We determined that there was no reason to believe that each and every cock that was found in a fighting area necessarily needed to be destroyed. We were also convinced that provincial legislation on this matter was sufficient enough to deal with any orders that had to be made regarding the destruction of an animal that was so debilitated by fighting and needed to be destroyed.
To come back to my first point, the bill was indeed an example of our being able to find support from all sides. That should be congratulated. It means members were able to rise above partisanship to decide this was good for Canada, good for the animals in Canada, good for the children in Canada and good for all of us. At committee, we were able to work together with respect to unanimously approving amendments.
I am hoping that based on this agreement, we will be able to put partisanship aside and ensure the bill is adopted as swiftly as possible so it can move to the other place and become Canadian law prior to the next election.
A number of people in the House have advanced the cause of promoting the welfare of animals and they all deserve to be applauded, no matter from which side of the House they come. They are doing something truly noble in trying to help protect the very vulnerable animals, which really deserve much more protection than our criminal law and other laws afford them today.
View Sheri Benson Profile
View Sheri Benson Profile
2019-05-01 14:07 [p.27226]
Mr. Speaker, I rise today to join with first nations women's groups and first nations women across Canada to once again call on the government to end gender discrimination in the Indian Act.
For decades, the Government of Canada has been causing undue harm to first nations women by removing or denying their status simply because they are not first nations men. This past January, the United Nations Human Rights Committee said that Canada is still discriminating against first nations women and their descendants by denying first nations women the same entitlements under the Indian Act as first nations men. This discrimination causes women to be disconnected from their communities, breaks up families and causes greater disparity in the rights and benefits accorded to first nations women and men.
It is beyond the time for the government to act on the calls from first nations women and the organizations they represent. I call on the government to act immediately on Bill S-3 and do everything within its power to end the discrimination against first nations women in Canada.
View Georgina Jolibois Profile
Mr. Speaker, Liberals still discriminate against hundreds of thousands of first nations women across Canada. First nations women and their children still do not have the same right to Indian status or the right to transfer their status as first nations men have. This is a violation of their human rights and it denies first nations women's dignity.
Liberals know that they could stop this injustice at their next cabinet meeting. Will the Liberals commit now to end the discrimination against first nations women, yes or no?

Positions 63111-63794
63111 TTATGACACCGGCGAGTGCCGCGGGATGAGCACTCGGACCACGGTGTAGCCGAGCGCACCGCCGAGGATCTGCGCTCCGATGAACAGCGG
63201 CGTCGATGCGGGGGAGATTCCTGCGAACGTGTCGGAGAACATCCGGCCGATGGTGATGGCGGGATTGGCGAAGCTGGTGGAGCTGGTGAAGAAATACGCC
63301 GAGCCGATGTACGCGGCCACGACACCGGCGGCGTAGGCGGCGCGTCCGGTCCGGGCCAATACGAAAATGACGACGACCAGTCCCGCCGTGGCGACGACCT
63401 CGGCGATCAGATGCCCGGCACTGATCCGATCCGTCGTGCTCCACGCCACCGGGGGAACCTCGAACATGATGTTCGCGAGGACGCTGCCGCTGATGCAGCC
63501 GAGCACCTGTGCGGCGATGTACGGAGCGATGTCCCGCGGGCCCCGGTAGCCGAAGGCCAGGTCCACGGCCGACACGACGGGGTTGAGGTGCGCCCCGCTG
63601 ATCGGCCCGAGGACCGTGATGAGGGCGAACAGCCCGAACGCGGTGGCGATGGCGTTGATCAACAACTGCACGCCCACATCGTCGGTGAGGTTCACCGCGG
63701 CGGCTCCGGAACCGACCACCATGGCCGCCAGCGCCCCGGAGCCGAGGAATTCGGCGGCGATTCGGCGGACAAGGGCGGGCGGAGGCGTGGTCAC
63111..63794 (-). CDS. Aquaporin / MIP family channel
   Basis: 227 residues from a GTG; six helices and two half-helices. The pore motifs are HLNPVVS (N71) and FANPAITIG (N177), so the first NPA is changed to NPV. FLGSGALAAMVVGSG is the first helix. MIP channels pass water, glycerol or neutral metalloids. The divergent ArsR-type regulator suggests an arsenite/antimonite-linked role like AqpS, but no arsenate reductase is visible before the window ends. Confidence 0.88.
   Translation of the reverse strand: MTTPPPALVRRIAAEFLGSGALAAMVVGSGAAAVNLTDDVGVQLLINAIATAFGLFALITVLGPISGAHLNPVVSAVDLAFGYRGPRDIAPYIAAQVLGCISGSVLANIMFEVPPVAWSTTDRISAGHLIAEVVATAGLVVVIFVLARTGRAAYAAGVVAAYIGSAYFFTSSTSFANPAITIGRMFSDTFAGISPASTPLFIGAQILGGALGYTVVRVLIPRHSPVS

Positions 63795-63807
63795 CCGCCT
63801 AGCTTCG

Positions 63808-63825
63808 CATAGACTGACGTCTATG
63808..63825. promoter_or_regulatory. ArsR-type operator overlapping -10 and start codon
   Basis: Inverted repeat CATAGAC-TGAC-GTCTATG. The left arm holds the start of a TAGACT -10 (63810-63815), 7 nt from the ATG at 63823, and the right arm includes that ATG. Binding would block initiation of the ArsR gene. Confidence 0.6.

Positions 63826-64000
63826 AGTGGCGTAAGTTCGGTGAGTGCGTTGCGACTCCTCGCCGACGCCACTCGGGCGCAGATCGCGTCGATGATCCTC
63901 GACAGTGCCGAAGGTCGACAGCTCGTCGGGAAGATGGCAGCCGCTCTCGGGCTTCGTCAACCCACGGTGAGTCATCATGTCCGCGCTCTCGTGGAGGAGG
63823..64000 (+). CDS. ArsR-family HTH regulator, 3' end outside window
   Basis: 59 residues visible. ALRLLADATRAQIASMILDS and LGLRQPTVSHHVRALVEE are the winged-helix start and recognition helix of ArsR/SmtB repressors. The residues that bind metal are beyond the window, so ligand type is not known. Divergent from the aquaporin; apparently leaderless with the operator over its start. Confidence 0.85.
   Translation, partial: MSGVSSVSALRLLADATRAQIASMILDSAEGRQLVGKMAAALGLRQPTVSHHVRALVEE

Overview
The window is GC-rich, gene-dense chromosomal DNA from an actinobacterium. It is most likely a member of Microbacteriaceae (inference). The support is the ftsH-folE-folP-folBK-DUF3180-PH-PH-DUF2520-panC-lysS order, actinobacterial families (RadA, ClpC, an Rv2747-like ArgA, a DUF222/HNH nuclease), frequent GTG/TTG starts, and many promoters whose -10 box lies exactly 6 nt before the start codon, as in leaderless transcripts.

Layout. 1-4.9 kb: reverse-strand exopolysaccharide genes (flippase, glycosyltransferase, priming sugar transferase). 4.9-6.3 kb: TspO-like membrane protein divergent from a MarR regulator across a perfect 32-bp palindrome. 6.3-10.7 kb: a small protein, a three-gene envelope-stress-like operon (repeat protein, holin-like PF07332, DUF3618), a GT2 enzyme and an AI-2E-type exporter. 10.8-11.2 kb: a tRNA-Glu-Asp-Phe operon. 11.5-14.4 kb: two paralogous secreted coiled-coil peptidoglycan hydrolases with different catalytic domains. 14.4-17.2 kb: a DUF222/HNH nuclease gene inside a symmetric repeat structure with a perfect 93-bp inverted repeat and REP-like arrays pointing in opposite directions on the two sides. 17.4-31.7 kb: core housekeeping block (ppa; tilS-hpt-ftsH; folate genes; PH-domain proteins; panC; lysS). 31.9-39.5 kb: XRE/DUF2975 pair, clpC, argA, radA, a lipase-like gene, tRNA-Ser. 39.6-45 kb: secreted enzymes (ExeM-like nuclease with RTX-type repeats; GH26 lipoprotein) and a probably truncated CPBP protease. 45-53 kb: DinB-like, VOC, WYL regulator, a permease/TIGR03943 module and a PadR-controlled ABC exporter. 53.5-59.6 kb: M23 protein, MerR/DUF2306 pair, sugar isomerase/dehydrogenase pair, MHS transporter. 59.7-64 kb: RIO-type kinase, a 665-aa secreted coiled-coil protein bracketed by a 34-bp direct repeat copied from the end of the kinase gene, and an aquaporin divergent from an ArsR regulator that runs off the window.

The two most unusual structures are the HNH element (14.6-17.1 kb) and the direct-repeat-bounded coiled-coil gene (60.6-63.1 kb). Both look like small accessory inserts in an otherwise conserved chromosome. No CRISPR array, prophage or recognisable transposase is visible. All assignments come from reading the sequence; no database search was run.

View Justin Trudeau Profile
Lib. (QC)
View Justin Trudeau Profile
2019-04-10 14:51 [p.26929]
Mr. Speaker, no relationship is more important than that between this government and indigenous peoples, and that is why we have made historic strides forward on reconciliation with indigenous peoples. It involves tangible things like ending boil water advisories and creating more housing and schools on reserves, but also moving forward on rights recognition frameworks and self-government agreements.
However, all of these are done in partnership and with respect for indigenous peoples. We are not the ones determining the path forward for them. We are working with them to determine that path forward. We will always do it in respect of their views, not impose ours.
View Kelly McCauley Profile
View Kelly McCauley Profile
2019-04-05 12:01 [p.26744]
Madam Speaker, the SNC scandal has shown Canadians exactly what this Prime Minister thinks of people who speak out against corruption and wrongdoing: He fires them.
The new Treasury Board president was at our committee for our unanimous report to update legislation that protects whistle-blowers, a report that the Liberal government promptly threw in the garbage.
Will the Treasury Board president commit now to implementing the recommendations made by the committee and protect Canada's whistle-blowers?
View Steven MacKinnon Profile
Lib. (QC)
View Steven MacKinnon Profile
2019-04-05 12:01 [p.26744]
Madam Speaker, as members know, the previous Conservative government ignored for years the legislative requirement to review the Public Servants Disclosure Protection Act. Our government did the right thing and requested that the committee of which the member speaks undertake a review. We, of course, appreciate the committee and its work. It contained useful recommendations to improve the whistle-blowing regime in the federal public sector.
We agree improvements are required. We are taking concrete steps to strengthen the regime to assure whistle-blowers that they have the protections they deserve, unlike Mr. Harper's government. Among them are improved guidance, increased awareness activities and training—
View René Arseneault Profile
Lib. (NB)
Mr. Speaker, the Standing Committee on Official Languages and I are extremely proud to be starting our study on the modernization of the Official Languages Act, which is turning 50 this year.
This act has helped Canadians make great strides in linguistic development and identity building over the years. That is why the committee has launched this study. Canada's official languages are a source of national pride and an integral part of our identity.
Could the Prime Minister tell us how the government will be celebrating the 50th anniversary of the Official Languages Act?